With the presentation of the draft 2014-2015 budget last Tuesday night, County Council will spend the next several weeks balancing perceived needs with estimated revenues.


One way to balance the budget is to raise the millage rate. This hasn’t been done since the 2007-2008 budget year. Yet several constraints limit Council’s ability to raise property taxes.


The amount of millage that can be raised by Council is limited by state law (6-1-320) to the percent increase in inflation plus the percent increase in population.


To illustrate, the population of Aiken rose 0.54 percent last year and the official inflation rate was 1.46 percent. Therefore, the total allowable increase in millage is 2 percent. Given that the current millage rate is 69.9, this limits an increase to 1.4 mills for a total of 71.3 mills.


Besides this legal constraint, Council has one overriding political consideration: preservation of the Capital Projects Sales Tax. Without that sales tax, the County’s revenue structure will collapse, requiring several years of non-stop millage hikes to make up the loss. In the meantime, road paving, road resurfacing, and capital equipment replacement – police cars, ambulances, graders, etc. – will grind to a halt.


Council is sensitive that the Capital Projects Sales Tax is popular, albeit marginally so. It originally passed by a bare majority in 2000, was reinstated with 60 percent of the vote in 2004, and with 55 percent in 2010. It will likely face the voters again in 2016.


Council knows that it must be careful, since many voters who supported the sales tax assumed an informal quid pro quo between passage of the Capital Projects Sales Tax and no millage hikes. This consideration may have provided the winning margin in 2010.


But what happens if Council hikes taxes this year? If the City of Aiken raises its millage? And if voters approve an additional one cent sales tax for school construction?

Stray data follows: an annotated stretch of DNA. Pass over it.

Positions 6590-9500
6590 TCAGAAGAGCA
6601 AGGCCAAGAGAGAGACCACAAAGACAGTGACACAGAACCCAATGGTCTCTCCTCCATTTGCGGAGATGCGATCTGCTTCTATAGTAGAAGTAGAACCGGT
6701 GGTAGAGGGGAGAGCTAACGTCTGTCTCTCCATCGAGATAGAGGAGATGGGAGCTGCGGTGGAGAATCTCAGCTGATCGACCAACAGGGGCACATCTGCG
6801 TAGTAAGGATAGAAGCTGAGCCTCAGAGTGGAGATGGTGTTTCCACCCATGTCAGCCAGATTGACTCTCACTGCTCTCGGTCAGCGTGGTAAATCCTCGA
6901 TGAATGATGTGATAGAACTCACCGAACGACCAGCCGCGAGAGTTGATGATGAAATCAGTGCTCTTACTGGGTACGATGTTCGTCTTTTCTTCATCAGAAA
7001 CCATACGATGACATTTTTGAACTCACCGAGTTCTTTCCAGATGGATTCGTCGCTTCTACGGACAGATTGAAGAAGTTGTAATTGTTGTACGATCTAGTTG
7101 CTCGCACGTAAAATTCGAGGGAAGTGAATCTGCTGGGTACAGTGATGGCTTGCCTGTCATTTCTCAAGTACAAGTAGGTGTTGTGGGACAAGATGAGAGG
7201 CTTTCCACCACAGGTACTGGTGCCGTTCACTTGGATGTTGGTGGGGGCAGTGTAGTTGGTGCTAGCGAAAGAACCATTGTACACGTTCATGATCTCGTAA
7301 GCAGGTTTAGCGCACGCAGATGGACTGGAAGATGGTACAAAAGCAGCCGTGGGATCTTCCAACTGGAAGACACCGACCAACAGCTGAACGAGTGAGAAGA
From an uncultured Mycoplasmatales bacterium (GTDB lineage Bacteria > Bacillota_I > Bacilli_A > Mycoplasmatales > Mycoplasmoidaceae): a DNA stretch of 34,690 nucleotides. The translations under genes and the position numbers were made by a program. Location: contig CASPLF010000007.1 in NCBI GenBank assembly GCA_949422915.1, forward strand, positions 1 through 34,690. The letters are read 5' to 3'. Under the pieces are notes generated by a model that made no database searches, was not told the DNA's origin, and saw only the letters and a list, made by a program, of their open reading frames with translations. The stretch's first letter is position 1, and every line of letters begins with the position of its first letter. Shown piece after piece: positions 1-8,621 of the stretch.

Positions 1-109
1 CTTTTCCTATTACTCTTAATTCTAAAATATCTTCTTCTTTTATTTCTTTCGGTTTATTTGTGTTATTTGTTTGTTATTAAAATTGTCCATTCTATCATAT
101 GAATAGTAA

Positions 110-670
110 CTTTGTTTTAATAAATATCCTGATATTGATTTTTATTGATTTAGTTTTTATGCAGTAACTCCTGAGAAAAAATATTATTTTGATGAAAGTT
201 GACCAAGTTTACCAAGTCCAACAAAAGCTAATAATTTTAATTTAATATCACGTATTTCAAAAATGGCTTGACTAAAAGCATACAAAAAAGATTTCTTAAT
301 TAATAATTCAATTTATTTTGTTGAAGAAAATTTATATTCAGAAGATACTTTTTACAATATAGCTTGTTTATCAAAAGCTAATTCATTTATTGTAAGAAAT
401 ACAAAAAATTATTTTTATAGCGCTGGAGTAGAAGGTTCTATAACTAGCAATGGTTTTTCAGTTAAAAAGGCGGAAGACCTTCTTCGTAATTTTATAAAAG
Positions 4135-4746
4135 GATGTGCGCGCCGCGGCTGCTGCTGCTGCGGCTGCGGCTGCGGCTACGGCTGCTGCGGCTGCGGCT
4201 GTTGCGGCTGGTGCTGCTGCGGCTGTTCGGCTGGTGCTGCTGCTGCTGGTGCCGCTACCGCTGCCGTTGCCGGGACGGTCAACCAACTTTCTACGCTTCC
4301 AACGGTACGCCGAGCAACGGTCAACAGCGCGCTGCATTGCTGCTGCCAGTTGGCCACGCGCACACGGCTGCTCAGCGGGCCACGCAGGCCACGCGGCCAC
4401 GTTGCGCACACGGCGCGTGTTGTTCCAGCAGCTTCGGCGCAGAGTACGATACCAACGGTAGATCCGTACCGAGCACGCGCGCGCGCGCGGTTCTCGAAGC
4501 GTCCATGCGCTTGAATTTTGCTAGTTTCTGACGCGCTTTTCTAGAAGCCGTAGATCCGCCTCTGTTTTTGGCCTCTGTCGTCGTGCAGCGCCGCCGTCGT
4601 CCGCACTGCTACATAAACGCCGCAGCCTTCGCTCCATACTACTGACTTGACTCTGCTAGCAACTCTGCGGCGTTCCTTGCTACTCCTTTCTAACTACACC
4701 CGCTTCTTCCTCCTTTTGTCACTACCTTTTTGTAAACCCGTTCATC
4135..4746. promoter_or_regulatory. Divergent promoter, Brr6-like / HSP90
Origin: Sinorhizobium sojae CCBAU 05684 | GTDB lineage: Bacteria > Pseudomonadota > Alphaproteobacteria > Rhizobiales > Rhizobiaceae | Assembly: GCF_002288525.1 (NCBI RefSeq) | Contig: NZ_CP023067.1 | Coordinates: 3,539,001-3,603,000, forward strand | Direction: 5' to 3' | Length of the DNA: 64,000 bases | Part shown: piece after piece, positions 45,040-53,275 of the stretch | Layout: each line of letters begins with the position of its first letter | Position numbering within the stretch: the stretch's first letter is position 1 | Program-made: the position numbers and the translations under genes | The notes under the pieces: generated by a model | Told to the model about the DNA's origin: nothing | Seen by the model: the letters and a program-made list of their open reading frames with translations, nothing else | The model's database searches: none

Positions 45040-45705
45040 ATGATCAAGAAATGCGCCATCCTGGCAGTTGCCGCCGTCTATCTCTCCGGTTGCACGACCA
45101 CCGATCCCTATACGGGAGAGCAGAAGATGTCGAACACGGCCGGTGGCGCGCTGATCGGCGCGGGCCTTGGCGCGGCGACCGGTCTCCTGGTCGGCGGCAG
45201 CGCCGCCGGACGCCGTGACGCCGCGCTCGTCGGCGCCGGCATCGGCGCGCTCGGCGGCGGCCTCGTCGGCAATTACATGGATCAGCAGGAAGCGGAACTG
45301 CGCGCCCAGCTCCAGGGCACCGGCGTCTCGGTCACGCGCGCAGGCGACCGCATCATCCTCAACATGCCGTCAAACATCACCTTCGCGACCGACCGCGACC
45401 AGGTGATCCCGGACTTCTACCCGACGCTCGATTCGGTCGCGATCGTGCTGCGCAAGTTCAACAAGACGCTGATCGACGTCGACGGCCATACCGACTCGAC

Each one of these tax hikes – in isolation – minimally impacts residents.


But in combination, a penny here and a penny there, a mill here and a mill there, this quickly becomes a significant incremental tax burden.


At this point, do the odds of the Capital Projects Sales Tax passing a fourth time increase or decrease? While the political calculus is complicated, today’s actions will impact tomorrow’s election results.


Furthermore, the local economy hasn’t fully recovered from the Great Recession. Many high-paying manufacturing and construction jobs have been replaced with lower-paid service sector jobs.


According to the recently published “Regional Economic Benchmarking Report for Aiken County,” inflation adjusted per capita income fell in Aiken County from $33,647 in 2012 to $33,319 in 2013. Likewise, average weekly wages fell from $873 in 2011 to $822 in 2013.


Therefore, any tax increase will fall on an already struggling populace whose disposable income is increasingly squeezed.


An increase certainly won’t help retail sales, which remained stagnant between 2011-2012 and 2012-2013.


Lastly, the new Government Center indirectly puts Council in an uncomfortable position in the court of public opinion.


On the one hand, Council wisely structured the facility so that debt service millage will remain relatively flat. This is due to a happy conjunction between low interest rates for the new debt, the clever structuring of the new debt’s principal payments, the refinancing of some old debt and the retirement of other old debts.


On the other hand, a perceived causal connection between tax increases for county operations and the new Government Center, even if largely illusory, is inevitable.


After all, voices will claim, without the new facility the debt service millage could have been lowered and applied to operational needs, such as increased pay for Sheriff Michael Hunt’s deputies.


These constraints on millage hikes, however, shouldn’t preclude Council’s consideration of radically altered budgetary priorities. Hunt’s compelling request is a good example. If giving raises to deputies becomes Council’s top priority, then it should be at the expense of less important functions. Alternatively, Council could consider employing a smaller but better-paid workforce.


And if a specific request can’t be met this year, then it may be met over time.


What can’t be bit off all at once may be achieved with three or four smaller bites.


Hard choices must be made. Council, unlike Congress, must balance its budget.


But an immediate resort to tax increases reflects both a lack of political will and a lack of prioritization. Tax hikes should be the last resort, and they may prove more trouble than they’re worth.


Clearly, imagination and creativity on Council’s part are needed now more than ever.


Gary Bunker is a former Aiken County Councilman.